accuracy. Never before perhaps li;ul toxicological subjects been handled with quite the high degree of Uterary skill and the miraculous care for detail and truth which appear in this volume. Tlie work soon became known throughout the lego-medical world. This famous work is dedicated "To my wife, who, by her skillful hand, assisted so largely in its preparation, this volume is affectionately inscribed." In the back of the book are fifteen pages of steel engravings, num- bering ninety-six engravings in all, each of the utmost fineness and accuracy. At the bottom of each page we read, "Mrs. T. G. Wormley, ad nat. del. et sculp." It is told by Dr. John Ashhurst, Jr., that, when the manuscript of the book was handed to the publishers, the latter declared that it would be impos- sible to find a draughtsman capable of reproducing the illustrations by which the manuscript was accompanied, so great was their exquisite delicacy. In fact, a number of engravers, to whom the matter of reproducing these illustrations was submitted, declared (according to the "American Literary Gazette") that the work, assuming that it could be done at all, would cost the engraver who did it, his eyesight. Thereupon Mrs. Wormley set herself to work to acquire the difficult art of engraving on steel. This feat she accomplished to such a degree that the desired engravings were produced by her hand and remain to this day a marvel of the steel engraver's art. Further en- graving of a highly accurate sort was done for the second edition of the book, by Dr. Wormley's elder daughter, Mrs. John Marshall.
Dr. Wormley was a man of medium height, always smooth-shaven, and had brown hair and blue eyes. He was a healthy, vigorous man, and delighted to pass the winter through without an overcoat.
He was not merely a scientist of super- abounding energy, but also a man of strong and sincere affections and senti- ments, a lover of nature, of music, and his homo.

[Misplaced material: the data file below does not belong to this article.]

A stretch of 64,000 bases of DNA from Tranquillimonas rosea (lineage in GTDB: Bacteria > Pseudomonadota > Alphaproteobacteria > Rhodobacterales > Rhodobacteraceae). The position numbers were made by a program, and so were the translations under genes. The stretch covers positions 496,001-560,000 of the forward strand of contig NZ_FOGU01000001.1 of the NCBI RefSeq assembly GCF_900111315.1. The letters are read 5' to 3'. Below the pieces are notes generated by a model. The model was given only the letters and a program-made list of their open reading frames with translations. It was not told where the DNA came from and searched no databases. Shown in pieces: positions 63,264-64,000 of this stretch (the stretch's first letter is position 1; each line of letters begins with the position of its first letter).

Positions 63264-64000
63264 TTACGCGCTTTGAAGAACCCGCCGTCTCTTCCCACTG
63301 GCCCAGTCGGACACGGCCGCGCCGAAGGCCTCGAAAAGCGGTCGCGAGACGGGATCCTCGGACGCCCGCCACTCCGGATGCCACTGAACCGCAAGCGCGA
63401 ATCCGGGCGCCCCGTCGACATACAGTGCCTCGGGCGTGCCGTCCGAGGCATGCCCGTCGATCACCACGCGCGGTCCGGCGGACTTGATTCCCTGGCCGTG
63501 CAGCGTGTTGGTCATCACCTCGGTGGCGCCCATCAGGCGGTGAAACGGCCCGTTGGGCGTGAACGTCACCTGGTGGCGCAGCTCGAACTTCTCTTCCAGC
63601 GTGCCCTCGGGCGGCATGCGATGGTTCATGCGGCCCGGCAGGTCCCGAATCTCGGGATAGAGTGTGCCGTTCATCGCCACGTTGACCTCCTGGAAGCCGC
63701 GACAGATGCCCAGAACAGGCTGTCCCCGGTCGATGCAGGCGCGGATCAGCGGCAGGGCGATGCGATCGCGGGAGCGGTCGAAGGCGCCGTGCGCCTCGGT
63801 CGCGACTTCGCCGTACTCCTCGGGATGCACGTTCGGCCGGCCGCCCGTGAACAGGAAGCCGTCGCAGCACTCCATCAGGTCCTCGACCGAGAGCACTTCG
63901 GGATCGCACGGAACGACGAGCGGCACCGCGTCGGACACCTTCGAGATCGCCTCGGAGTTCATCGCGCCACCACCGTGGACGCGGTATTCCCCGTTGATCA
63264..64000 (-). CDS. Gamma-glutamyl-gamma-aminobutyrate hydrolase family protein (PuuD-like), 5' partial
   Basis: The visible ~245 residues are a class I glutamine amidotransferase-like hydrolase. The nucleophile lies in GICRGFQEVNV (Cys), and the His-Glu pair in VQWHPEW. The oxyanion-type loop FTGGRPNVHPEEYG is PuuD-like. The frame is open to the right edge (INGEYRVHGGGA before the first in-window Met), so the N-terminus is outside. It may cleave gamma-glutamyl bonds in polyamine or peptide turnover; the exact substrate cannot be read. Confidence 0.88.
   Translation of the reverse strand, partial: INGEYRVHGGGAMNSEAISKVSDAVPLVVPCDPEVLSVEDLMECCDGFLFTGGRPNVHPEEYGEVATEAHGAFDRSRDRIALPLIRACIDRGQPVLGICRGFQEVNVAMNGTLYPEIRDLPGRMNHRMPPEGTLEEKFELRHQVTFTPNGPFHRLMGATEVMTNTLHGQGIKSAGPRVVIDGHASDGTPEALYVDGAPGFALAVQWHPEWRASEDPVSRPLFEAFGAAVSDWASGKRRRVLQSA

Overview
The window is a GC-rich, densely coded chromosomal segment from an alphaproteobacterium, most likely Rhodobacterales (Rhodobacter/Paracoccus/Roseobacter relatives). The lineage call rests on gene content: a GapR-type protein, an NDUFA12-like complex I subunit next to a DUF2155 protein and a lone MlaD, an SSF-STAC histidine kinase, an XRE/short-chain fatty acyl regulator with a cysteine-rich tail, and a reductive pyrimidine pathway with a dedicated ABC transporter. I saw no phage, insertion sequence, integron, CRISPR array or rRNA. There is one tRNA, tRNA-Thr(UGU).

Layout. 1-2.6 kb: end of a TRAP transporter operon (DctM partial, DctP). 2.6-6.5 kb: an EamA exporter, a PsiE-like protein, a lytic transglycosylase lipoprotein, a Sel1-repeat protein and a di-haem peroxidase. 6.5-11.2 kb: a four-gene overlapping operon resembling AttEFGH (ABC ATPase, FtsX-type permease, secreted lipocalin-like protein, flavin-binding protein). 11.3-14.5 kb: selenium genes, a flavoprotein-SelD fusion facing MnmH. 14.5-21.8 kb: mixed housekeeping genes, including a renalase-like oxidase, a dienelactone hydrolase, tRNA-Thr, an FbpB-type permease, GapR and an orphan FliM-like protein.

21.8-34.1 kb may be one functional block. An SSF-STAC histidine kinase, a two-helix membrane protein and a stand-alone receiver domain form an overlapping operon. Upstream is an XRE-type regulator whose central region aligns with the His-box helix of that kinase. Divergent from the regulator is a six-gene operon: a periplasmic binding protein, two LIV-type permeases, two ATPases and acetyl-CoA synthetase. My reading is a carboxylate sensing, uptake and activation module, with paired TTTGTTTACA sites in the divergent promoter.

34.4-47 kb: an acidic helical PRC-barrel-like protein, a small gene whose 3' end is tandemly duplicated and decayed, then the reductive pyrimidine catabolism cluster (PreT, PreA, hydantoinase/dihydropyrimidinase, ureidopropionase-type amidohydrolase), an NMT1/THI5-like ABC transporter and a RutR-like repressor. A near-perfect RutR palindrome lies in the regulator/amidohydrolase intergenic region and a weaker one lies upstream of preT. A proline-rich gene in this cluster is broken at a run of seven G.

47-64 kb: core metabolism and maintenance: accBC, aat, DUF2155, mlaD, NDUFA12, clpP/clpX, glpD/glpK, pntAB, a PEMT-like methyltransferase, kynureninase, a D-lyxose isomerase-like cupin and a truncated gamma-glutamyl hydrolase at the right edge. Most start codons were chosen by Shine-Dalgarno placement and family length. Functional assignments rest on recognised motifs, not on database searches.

His love of nature was more than mere enthusiasm for dry-as-dust science. This fact is shown by his wide-ranging investi- gations in other fields than that of his own particular specialty. He was inter- ested in ornithology and icthyology, in crystallography, in infusorial earth and diatoms. He discovered a species of fish (of brilliant coloring) to which he gave the name of Etheostoma Iris. He mounted many birds and fishes, which are to be found at the present moment in the Smithsonian Institution at Wash- ington. And birds and fishes, crystals and diatoms, were to him but parts of a very great and very beautiful world which he loved, and which he tried to comprehend for the reason that he loved it.
During the summer of 1896, Prof. Wormley began to be attacked by the disease which eventually ended his life. At that time he was on a farm in Berks County, working among plants and flowers, as he very much loved to do. In the fall he went back to the city and his customary teaching, but soon it became apparent that he was seriously affected with chronic Bright's disease, and the end of the great worker arrived one quiet Sunday morning, January 3, 1897. The world of legal medicine lost perhaps its clearest mind; while a very much larger and broader world was undoubtedly the poorer for the dropping out of one of the very finest examples of a quiet, unassuming scholar and gentleman.
He was co-editor of the " Ohio Medical and Surgical Journal," from 1862-4 and a tolerably full list of his writings is in the the Surgeon-general's Catalogue, Wash- ington, District of Columbia.
T. H. S.
Journal of the Am. Chemical Soc, xix, No. 4. April, 18t«7 (port.), Edgar F. Smith; Trans. Coll. of Phys. of Philadelphia, 1897. John Ashurst; Univ. Med. Magazine, 1896-97, Alumni Notes; Universities and Their Sons (Univ. of Penna.) vol. i (port.).
Wright, John (1811-1846).
John Wright was born in Troy, Febru- ary 2, 1811, the son of John Wright. His earlv education was secured at Allen